This paper is one of a series ACCCRN has commissioned as a set of scoping studies supported by our collaborating partner, the Ecosystem Services for Poverty Alleviation programme (ESPA). They provide insight into how evidence is used (or not) in urban decision-making in the context of ecosystem hazards as cities expand into their broader landscapes. The complete Thailand paper is available through this link.
It is becoming more and more obvious to urban dwellers in Vietnam, especially during the last ten years, that they are facing ever-increasing risks from the impacts of climate change. Vulnerability to climate change is not merely a matter of numbers and figures in the World Bank’s reports, but can be felt acutely in many cases by local Vietnamese people, such as in the devastation caused by intensified and out-of-season floods, droughts, and storms on people’s lives and livelihoods.
Tallulah D’Silva was born and raised in Panjim, Goa, India, but spent memorable holidays in her parents’ villages of Mashem-Canacona and Velim. As a child, she spent most of her time outdoors.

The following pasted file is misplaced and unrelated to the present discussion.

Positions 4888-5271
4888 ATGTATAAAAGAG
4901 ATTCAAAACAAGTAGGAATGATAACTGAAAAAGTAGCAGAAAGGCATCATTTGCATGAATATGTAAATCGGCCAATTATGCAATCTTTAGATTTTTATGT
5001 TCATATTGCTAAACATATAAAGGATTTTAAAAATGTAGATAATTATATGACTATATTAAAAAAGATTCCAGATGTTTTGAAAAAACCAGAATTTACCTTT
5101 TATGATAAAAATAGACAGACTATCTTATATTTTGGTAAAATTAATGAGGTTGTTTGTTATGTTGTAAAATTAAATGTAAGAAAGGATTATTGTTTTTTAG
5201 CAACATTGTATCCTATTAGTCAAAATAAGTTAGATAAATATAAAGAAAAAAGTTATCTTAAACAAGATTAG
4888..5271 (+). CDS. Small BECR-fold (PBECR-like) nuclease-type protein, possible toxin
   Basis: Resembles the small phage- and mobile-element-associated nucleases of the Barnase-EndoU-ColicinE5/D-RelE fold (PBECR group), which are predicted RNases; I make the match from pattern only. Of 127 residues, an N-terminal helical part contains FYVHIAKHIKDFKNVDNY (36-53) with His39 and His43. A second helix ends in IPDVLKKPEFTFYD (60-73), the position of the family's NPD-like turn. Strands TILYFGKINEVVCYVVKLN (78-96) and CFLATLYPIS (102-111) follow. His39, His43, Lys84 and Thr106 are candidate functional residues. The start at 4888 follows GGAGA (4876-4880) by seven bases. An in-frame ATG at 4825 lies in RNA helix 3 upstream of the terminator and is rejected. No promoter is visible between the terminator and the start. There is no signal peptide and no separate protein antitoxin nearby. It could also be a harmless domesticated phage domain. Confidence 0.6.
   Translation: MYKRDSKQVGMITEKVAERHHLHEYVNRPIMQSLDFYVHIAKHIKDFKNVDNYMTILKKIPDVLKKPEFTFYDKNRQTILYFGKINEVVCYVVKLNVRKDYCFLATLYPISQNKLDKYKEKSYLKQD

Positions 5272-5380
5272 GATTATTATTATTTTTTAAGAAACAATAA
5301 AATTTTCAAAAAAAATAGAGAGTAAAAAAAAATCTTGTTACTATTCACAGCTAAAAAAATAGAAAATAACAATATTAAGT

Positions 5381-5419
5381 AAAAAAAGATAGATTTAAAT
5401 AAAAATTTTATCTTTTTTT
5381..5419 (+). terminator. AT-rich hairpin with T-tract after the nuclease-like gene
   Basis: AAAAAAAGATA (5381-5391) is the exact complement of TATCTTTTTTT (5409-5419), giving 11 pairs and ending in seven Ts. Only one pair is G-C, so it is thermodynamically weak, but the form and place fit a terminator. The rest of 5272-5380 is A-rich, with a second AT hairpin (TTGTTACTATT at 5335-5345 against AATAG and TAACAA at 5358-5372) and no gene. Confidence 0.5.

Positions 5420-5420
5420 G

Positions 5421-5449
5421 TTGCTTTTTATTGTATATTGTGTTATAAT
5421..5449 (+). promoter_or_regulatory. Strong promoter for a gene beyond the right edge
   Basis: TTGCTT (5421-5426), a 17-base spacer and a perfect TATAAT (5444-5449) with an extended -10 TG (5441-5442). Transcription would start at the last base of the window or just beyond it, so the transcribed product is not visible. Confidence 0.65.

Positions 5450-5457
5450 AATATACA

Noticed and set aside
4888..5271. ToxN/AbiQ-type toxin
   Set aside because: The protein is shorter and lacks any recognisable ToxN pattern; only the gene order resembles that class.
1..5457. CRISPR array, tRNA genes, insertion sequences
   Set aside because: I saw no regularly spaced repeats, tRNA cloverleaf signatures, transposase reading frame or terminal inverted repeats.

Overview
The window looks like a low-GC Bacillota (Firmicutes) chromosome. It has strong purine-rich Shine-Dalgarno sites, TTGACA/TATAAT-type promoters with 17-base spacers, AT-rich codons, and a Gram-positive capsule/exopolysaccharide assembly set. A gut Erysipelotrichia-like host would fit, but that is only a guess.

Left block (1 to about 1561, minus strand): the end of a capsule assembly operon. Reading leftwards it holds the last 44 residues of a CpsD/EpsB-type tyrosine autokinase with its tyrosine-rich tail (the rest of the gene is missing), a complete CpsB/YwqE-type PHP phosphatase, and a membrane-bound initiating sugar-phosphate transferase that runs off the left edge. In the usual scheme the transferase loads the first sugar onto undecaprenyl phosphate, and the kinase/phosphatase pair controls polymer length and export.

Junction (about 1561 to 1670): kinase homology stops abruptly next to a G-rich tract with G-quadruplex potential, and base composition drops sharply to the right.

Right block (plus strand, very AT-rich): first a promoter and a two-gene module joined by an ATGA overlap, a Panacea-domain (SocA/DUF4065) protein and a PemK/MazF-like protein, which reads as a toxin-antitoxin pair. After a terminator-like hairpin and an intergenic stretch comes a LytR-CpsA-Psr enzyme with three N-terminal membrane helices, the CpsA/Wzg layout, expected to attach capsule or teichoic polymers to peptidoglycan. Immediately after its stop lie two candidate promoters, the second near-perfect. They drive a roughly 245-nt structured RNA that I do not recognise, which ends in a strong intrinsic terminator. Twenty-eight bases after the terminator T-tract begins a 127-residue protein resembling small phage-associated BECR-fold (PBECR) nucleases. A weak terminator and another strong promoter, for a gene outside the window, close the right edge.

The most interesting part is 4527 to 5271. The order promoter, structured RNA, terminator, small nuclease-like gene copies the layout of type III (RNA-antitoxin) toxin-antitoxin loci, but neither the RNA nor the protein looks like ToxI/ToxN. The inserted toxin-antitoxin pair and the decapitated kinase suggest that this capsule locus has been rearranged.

“My home was very near fields, mangroves, khazaans (unique manmade network of dykes and sluice gates where salt, fish and rice are harvested), and the beach, so they were like my backyard. I realize then how much it would influence me in my adult life!” said Tallulah remembering her childhood.
"The concept of the ‘sharing economy’ could be extended to thinking across the various types of Asian entrepreneurship and public participation." Investing in the skills of young people, start ups and the sharing economy, could be key to fostering socially inclusive economic growth in Asia, argues urban development consultant Nicholas Taylor.